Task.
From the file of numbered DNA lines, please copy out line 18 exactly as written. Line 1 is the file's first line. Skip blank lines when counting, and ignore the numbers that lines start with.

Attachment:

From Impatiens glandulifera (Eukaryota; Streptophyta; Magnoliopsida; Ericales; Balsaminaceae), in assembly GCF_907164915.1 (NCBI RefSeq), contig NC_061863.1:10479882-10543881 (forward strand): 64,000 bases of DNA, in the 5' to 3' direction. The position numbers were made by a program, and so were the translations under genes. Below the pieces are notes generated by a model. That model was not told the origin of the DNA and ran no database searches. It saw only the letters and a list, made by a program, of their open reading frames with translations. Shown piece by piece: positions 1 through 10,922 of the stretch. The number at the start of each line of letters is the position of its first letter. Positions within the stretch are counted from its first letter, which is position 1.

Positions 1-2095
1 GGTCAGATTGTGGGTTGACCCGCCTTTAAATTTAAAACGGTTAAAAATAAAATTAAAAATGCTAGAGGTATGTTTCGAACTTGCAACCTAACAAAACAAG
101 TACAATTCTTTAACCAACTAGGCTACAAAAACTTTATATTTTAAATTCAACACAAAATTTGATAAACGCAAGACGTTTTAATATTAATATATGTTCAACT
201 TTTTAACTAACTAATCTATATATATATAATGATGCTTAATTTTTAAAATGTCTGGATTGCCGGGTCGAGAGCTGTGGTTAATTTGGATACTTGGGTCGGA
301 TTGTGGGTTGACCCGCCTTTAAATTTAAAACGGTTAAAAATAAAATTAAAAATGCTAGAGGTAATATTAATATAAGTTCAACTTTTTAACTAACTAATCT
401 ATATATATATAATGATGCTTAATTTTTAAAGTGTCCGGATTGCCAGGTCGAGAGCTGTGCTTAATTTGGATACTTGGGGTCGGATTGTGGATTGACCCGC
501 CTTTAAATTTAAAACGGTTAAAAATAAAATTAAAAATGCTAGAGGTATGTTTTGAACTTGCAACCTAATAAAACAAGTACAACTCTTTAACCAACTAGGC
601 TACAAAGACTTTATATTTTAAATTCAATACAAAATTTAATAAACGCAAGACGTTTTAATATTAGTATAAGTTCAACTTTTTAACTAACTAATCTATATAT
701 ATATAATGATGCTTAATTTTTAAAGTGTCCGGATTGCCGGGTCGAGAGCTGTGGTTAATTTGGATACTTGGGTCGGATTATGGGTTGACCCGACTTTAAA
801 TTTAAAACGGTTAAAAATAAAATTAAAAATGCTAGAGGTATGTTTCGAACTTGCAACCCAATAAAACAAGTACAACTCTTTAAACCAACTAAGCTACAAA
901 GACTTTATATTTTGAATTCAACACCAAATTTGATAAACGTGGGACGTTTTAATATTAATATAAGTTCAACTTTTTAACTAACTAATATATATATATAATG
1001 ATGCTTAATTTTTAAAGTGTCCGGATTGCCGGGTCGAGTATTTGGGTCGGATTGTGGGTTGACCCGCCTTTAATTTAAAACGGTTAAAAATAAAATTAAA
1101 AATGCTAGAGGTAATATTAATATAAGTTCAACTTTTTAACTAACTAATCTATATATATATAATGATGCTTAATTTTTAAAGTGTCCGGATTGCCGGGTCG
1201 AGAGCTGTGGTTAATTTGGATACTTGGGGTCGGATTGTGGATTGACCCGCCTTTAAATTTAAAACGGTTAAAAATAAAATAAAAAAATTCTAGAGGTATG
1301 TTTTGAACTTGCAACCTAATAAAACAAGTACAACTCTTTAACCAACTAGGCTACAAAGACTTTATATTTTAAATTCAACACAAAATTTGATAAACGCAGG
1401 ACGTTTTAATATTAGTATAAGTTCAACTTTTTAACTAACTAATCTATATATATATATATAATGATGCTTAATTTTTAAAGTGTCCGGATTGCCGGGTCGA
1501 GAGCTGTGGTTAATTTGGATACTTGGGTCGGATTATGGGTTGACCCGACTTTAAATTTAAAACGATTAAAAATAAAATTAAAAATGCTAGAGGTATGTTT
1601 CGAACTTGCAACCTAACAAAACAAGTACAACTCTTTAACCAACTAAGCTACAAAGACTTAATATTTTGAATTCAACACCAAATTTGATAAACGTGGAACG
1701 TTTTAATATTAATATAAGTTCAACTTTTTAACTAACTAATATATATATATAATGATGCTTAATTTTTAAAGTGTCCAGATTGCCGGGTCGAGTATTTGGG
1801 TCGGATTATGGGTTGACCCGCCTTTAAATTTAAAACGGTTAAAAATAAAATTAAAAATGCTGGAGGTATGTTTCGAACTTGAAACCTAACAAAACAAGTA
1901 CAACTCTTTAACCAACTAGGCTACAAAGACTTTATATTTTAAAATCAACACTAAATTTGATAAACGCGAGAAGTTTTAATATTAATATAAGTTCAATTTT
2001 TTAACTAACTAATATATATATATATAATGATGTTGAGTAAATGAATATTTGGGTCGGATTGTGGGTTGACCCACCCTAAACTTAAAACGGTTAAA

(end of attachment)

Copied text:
1501 GAGCTGTGGTTAATTTGGATACTTGGGTCGGATTATGGGTTGACCCGACTTTAAATTTAAAACGATTAAAAATAAAATTAAAAATGCTAGAGGTATGTTT